Mind you, on the subject of spinal immobilisation (or attempted stabilisation), the 15 minutes I spent at hospital was quite an eye opener: three more people are brought in to the ER strapped on to spineboards. And there are more lining up outside. Overkill.
It’s time for restocking the van as well as our stomachs. We head to a German Deli, where I grab the highly recommended roast beef roll. Well, a small to medium sized roll with a ton of roast beef stuffed inside.
We have enough time to eat without having to wolve it down – then right on the last bite, back to the truck for another call. It is now pouring outside.
We pull up outside the apartment building. A family get together, they have come from everywhere: Puerto rico, hawaii, and nana wants to fly back home tomorrow…well probably not, as she has a chest infection. Treat, transport, joke – a good routine. At hospital, we are told that our last patient has been discharged with nothing serious to report.
We make ourselves clear for another job. The radio crackles to life…and…standby. We park up on a nearby corner, and let our bellies digest teh roast beef a little more. Andrew (the NYC student) and I compare our education programmes a little more. He has gone through EMT school for three months, graduated as a basic, then decided to go to paramedic school. Generally this is one year full time, and costs around 9000 US$. This is then followed by taking the State and National Registry tests to become a qualified Paramedic. Quite compressed compared to what I’m going through (three years university plus three years on road experience).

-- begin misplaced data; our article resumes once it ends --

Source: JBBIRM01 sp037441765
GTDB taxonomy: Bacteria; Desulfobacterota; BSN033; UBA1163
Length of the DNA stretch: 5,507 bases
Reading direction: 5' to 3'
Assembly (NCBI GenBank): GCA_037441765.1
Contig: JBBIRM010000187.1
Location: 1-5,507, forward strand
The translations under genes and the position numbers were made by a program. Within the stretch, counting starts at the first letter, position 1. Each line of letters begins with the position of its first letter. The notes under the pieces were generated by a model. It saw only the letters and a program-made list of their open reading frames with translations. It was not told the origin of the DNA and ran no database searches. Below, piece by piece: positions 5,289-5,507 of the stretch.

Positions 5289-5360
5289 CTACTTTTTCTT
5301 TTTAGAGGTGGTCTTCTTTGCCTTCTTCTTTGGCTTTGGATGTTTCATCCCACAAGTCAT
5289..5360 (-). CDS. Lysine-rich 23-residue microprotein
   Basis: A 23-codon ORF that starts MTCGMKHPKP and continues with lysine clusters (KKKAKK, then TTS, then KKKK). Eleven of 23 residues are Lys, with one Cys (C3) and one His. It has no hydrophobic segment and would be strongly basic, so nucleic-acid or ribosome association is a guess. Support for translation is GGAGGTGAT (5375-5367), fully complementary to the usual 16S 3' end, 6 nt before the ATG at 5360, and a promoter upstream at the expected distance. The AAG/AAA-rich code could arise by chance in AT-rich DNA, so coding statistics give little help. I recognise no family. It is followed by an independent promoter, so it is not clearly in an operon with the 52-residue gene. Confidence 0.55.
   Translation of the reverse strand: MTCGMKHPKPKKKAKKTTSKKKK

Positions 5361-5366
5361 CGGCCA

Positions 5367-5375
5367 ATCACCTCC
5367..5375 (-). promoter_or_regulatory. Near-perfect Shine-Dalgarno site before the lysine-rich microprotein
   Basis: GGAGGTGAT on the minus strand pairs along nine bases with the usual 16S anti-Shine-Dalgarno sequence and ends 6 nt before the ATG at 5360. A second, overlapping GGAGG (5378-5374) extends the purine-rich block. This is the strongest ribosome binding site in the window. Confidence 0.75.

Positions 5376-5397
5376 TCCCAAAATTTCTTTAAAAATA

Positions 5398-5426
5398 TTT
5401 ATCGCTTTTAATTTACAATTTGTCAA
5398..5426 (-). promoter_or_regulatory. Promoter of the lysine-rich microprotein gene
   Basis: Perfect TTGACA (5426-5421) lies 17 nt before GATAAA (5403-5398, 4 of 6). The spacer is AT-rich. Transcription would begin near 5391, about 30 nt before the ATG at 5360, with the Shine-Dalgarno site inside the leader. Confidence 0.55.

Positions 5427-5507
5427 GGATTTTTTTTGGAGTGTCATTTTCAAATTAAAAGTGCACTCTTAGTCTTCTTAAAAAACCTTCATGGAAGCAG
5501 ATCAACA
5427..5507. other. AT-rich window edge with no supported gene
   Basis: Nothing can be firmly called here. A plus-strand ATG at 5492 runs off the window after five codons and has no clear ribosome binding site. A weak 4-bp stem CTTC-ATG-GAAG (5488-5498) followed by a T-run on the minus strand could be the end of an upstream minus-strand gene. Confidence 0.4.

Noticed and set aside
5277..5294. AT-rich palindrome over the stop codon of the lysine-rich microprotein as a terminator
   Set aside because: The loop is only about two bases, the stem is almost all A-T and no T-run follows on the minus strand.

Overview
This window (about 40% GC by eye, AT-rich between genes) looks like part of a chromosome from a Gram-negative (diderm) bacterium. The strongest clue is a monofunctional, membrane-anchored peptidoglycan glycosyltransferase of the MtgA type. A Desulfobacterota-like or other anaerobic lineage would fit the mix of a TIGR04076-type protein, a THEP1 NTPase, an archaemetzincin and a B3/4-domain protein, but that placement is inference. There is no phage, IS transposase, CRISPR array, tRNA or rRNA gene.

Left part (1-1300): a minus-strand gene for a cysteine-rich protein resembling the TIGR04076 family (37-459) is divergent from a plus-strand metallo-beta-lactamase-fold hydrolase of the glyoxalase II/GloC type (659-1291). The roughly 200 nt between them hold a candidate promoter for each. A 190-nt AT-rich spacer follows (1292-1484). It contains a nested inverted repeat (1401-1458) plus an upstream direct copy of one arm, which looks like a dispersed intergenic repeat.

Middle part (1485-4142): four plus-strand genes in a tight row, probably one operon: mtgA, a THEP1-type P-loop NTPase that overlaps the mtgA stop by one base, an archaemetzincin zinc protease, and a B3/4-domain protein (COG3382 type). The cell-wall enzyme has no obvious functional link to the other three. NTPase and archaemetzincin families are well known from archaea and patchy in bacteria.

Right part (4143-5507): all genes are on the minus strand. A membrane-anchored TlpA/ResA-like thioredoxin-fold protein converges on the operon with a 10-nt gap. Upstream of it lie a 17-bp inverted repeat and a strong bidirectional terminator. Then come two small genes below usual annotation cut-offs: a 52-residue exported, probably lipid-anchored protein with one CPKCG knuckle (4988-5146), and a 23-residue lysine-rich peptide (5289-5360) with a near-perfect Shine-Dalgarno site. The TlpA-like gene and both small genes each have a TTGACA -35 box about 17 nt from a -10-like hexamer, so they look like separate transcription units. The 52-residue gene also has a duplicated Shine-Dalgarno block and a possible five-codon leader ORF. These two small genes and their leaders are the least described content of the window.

The day wears on…do I want to go home, I am asked? No brainer there: “Hell no, I’m going to stay right until the end! Having too much of a good time!”
Waiting is tough and uses up a lit of energy. It’s food time again, so the collective agreement. Spanish pork with rice, we have to show you this stuff they insist.
Food. A lot of food. Too much food. Yummy food.
Full to the brim. Cannot walk. Roll to the ambulance. I want to explode.
The last job of the day comes in (burp, ooh my yummy tummy hurts), a girl in her twenties complaining of a sore throat. Yup, gotta end the shift on a high note – ALS, lights and sirens to our patient with a cold…and a bit of attitude as well. Apparently she has been prescribed penicillin…but she has ben taking it now for six hours, and its not working. Gozo explains how penicillin works, but she’s having none of that, and wants to go to hospital. She happily walks to the van.